Colonialism As Portrayed By the British Media

British news is quite influential in the United States, especially with respect to international affairs. British news about international affairs also quite naturally sometimes deals with India, which is a very important country internationally.

Something quite peculiar sometimes happens when the British press deals with India, however. One occasionally comes across a news article hinting about British benevolence during the colonial era. Often this may take the form of a local Indian purportedly speaking to the reporter about how he or she missed life under the British Raj.

Strangely, this doesn’t seem to happen much with that other great former British colony (the United States). British media is far more familiar with American culture than with Indian culture. Yet nobody in the British media ever mentions Americans missing life as a colony. British rule in India being much harsher than British rule in the thirteen colonies, one would think that Americans everywhere would be talking about how good life was before independence. But, strangely enough, this never happens. Indeed, in my time in the United States, I’ve never met an American who thought things were better under British colonialism.

Nor have I ever met a real-life Indian who thought things were better under the British. Of course, one rarely talks about these topics with Americans and Indians. But it does show the ridiculousness of the concept of benevolent colonialism.

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5 Responses to Colonialism As Portrayed By the British Media

  1. AslanKhan says:

    Seeing how Americans received independence in 1776 and India in 1948, Indians lamenting of their post-colonial problems is easier when most having parents or grandparents who lived during the Raj. The truth is India has become a corrupt Hindi speaking Hindu dominated state, with Muslims, Sikhs, Jains, Christians, Buddhists, Dravidian-speakers, and low-caste Hindu, among others, facing discrimination in every respect of living. If 600 Million Indians cannot receive proper lighting, if millions of Indians must emigrate for better opportunities abroad, and if millions of Indians still cannot receive basic human amenities, education, medicine, etc. then lamenting about a time when the people of this sub-continent had common goals for a better future is understandable. 5% of the United Kingdom is from South Asia, the largest racial minority in the country, they are better off in London, Leicester, or Manchester then the average person in Mumbai, Delhi, or Kanpur.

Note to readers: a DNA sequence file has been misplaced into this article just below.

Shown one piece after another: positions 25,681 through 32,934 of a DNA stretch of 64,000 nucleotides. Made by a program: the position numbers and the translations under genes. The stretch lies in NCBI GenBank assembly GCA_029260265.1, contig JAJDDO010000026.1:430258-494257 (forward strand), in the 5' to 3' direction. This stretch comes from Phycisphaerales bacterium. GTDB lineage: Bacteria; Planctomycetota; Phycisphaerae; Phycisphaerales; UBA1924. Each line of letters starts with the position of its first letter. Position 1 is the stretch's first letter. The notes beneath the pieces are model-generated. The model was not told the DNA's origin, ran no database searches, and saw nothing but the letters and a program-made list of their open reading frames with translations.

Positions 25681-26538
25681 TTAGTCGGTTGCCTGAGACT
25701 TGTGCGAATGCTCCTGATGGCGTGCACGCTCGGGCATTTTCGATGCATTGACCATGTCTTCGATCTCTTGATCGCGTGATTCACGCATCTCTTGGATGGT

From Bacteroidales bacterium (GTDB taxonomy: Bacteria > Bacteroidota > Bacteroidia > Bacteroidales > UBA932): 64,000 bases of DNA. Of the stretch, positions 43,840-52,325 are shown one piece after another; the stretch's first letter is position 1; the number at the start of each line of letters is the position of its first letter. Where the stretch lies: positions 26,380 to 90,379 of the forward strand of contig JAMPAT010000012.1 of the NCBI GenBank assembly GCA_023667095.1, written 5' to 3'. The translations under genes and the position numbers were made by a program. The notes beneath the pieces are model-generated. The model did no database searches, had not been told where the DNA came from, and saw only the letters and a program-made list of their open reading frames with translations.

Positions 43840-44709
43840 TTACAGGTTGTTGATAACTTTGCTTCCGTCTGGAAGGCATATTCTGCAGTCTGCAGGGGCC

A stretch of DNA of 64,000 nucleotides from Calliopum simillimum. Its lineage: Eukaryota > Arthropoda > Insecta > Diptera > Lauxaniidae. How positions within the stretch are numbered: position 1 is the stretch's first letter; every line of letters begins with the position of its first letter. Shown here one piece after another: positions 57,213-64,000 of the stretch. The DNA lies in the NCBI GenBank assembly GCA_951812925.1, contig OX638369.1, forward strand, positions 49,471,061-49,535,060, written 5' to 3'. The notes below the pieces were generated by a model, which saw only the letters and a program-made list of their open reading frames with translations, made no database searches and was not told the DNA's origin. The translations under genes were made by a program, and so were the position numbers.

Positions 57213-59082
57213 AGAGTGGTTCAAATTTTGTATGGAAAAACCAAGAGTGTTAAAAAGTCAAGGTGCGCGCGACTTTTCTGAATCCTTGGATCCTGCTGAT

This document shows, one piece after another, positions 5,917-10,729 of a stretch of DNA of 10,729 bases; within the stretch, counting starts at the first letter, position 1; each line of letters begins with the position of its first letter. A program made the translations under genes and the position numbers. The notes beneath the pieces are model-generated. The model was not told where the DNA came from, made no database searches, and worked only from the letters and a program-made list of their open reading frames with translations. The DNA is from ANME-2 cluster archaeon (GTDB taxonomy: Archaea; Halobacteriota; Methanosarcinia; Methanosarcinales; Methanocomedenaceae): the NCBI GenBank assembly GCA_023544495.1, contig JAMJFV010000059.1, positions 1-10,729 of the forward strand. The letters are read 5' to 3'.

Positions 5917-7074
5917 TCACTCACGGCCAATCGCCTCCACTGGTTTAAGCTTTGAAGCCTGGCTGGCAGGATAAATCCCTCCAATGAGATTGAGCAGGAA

• inoljt says:

      Yeah, I’ve seen a lot of people lament their problems in all countries. But I’ve never in my life heard an American or Indian say that they want to go back to colonialism.

  2. Brett Heffner says:

    Benevolent colonialism is only a less severe form of colonialism, but it is colonialism nonetheless. It is the British way of saying to India, ‘be glad that we didn’t govern you like Belgian King Leopold did in the Congo Free State (doublespeak for “Congo Slave State.”)’ You cant polish a turd.

  3. Brett Heffner says:

    ‘Benevolent colonialism’ is an oxymoron! Colonialism cannot exist without exploitation and kleptocracy. By its very nature it is reverse Robin Hood (kind of like the TARP bailout that America couldn’t afford.)

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